Oats. The iconic breakfast grain that everyone knows and loves. Yet it causes the most confusion when it comes to being a gluten-free grain or not. Low-and-behold, oats are inherently gluten-free and safe for Celiacs. Yet due to common growing, processing, and manufacturing practices, most oats end up cross-contaminated with gluten, thus losing their status as safe and natural.
Oats, how I love thee. From oatmeal to granola, oats are a whole grain superstar. That is, as long as they’re certified gluten-free. They must be certified gluten-free because most oats are grown in rotated fields with gluten-containing grains like what are are also processed in the same facilities and lines are gluten-containing products and grains. It’s rather sad since so many oats are then unsafe, making the Celiac sufferer in a conundrum. (Learn more about contamination and safety from this great audio-cast with GF Harvest and Jules Shepard!) Thankfully there are some great companies out there processing safe and certified gluten-free oats for those of us who need them! I don’t think I would live with out my oatmeal and granola!
Let’s talk about the humble oat’s background. Rated the world’s #1 breakfast food with the top producers being Russia, Canada, US, Finland, and Poland. First used as a staple grain to feed livestock, now is an essential to man’s breakfast table. Oats are one tough cereal grain and can with stand a lot in terms of growing and soil conditions. When the seed (which is the oat) is harvested from the oat plant, it is then most commonly steamed and flattened to create “old fashioned” rolled oats. They are also processed to produce quick/instant oats, oat flour, oat bran, groats, fiber, or even steel-cut or Scottish. The longer they are steamed and flattened, the quicker they will cook (i.e. those instant oat packets you can buy). No matter the processing though, the bran and germ of the oat usually stays intact so you are almost always eating a whole grain and getting the full whole grain benefit.
We all know and constantly hear how oats for breakfast is one of the best choices you can make to start your day. This is because oats contain significant amounts of protein, fiber and vitamins and minerals including: manganese, molybdenum, phosphorus, copper, biotin, Vitamin B1, magnesium, chromium, and zinc. Oats are proved to lower LDL cholesterol, lower blood pressure, protect your heart and cardiovascular system, stabilizes blood sugar and keeps you feeling fuller longer (from soluble fiber), helping with healthy weight management. Oats have amazing amounts of antioxidants and have been shown to decrease the risk of certain cancers, type II diabetes, cardiovascular disease, and childhood asthma.
It should be obvious now why oats are a great whole grain to be adding in to your diet. I really only ever ate oats in instant oat packets when I was younger, then I stopped eating straight up oatmeals and granola for awhile while my stomach was trying to heal. Loading in the oats can still be hard on the stomach for me and many people. So if you’re new, especially if you have Celiac, slowly add in oats, no more than 2 servings a week to start and go from there. However, now that I’ve been eating more and more, I seem to be better with them. I eat my oats in of course processed cereals, but also overnight oats which I make sure to soak for at least 12+ hours before consuming, oatmeals (MyOatmeal is the best! (I think you can still use my 15% off discount code of healthy15 on your online orders!), oat bakes, my own homemade oat flour in baking, and of course, my favorite, GRANOLA! My stomach always seems 100% happy with baked granola and oats! I never do overnight oats more than once a week or every other week, but anything with baked oats seems to be fine on my tummy. Granola would be a good way to test your happy oat-tolerance level.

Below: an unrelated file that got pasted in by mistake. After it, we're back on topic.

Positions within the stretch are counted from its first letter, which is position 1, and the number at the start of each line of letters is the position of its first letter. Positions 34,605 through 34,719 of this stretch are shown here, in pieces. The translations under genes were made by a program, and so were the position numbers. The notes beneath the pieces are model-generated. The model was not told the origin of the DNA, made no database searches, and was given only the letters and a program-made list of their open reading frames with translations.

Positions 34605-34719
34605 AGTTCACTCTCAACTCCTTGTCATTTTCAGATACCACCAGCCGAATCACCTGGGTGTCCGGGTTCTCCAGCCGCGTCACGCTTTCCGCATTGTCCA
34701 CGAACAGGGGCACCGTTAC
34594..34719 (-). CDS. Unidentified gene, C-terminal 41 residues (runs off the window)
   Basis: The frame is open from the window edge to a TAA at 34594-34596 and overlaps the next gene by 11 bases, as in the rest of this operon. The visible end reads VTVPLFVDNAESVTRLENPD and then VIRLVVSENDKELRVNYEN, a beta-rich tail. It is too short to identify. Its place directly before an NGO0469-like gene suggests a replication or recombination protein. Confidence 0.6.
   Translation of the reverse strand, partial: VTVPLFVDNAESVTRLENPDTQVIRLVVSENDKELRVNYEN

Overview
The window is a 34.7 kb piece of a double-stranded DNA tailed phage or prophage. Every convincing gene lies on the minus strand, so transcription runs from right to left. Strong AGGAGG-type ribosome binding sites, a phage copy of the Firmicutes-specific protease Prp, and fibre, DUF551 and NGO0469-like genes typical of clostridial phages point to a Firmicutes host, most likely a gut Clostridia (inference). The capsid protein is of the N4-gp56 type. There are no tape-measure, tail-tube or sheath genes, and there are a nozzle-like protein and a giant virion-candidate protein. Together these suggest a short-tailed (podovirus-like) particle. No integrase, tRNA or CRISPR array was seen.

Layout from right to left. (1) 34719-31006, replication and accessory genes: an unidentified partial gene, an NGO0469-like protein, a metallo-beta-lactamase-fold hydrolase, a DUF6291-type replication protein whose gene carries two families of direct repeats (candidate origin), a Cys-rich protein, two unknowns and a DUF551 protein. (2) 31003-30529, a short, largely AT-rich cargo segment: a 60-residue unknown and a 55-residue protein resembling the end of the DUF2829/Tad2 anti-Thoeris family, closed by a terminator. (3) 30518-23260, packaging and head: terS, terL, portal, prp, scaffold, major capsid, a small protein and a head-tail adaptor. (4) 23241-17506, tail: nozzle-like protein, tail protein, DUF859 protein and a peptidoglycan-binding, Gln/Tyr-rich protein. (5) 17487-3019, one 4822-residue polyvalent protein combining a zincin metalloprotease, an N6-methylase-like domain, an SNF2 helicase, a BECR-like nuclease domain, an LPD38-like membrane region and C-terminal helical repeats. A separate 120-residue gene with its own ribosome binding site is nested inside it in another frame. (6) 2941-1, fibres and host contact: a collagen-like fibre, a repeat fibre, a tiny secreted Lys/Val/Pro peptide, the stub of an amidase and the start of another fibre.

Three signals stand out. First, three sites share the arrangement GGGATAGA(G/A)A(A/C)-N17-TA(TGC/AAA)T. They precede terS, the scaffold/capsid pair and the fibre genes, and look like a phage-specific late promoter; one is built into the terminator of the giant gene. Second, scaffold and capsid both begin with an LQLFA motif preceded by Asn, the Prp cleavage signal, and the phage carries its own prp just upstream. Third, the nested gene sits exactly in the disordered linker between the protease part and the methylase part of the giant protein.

Oats are one of those grains you should by in bulk. However, hold up! You need to know which companies you can trust for safe gluten-free oats before you go and stock-up! I’ve got you covered though. My two favorite companies to get my bulk bags of gluten-free rolled oats from are Trader Joe’s and GF Harvest which I buy on Amazon. Other great companies producing gluten-free oats and hot oatmeals include Bob’s Red Mill, Golden Prairie, Montana Gluten-Free, Vitacost, Arrowhead Mills, Nature’s Path, Udi’s, Hodgson Mills, Glutenfreeda, Love Grown Foods, and Eco-Planet.
I bet you want some recipes now to bring some oat goodness into your life! These are the recipe on the blog as of…today 8/25/15, but this summer I have gone oat crazy and you will be seeing many new oat recipes in the coming months 😉
If your just want to buy some granolas and not make some yourself (which would make me cry) check out this ultimate list!
Homemade Oat Flour (rolled oats)
Apple Cinnamon Granola (rolled oats)
Blueberry Vanilla Flax Granola (rolled oats)
Cantaloupe Pistachio Granola (rolled oats)
Chocolate Banana Cashew Granola (rolled oats)
Festive Spiced Pecan Granola (rolled oats)
More Than Carrot Cake Granola (rolled oats)
Orange Hemp Seed Granola (rolled oats)
Peanut Butter Puff Granola (rolled oats)
Pumpkin Spice Granola (rolled oats)
Strawberry Mocha Granola (rolled oats)
Vanilla Pear Quinoa Granola (rolled oats)
Apple Gingerbread Muffins (oat flour)
Power Breakfast Muffins (oat flour)
Banana Butterscotch Pancakes (oat flour)
Cinnamon Pear Oat Pancakes (oat flour)
Chocolate Protein Overnight Oats (rolled oats)
Chocolate Cherry Oat Bake (rolled oats)
Cinnamon Cookie Oat Bake (rolled oats, oat flour)
Hazelnut Mocha Oat Bake (rolled oats)
Mint Chocolate Sunflower Bites (rolled oats)
So tell me:
+ What is your favorite way to eat the good ‘ole oat?
+ What’s your favorite cut of oats? I’ve actually never tried steel-cut, but I did just find some Bob’s Red Mill Gluten-Free Scottish which I’m excited to try!
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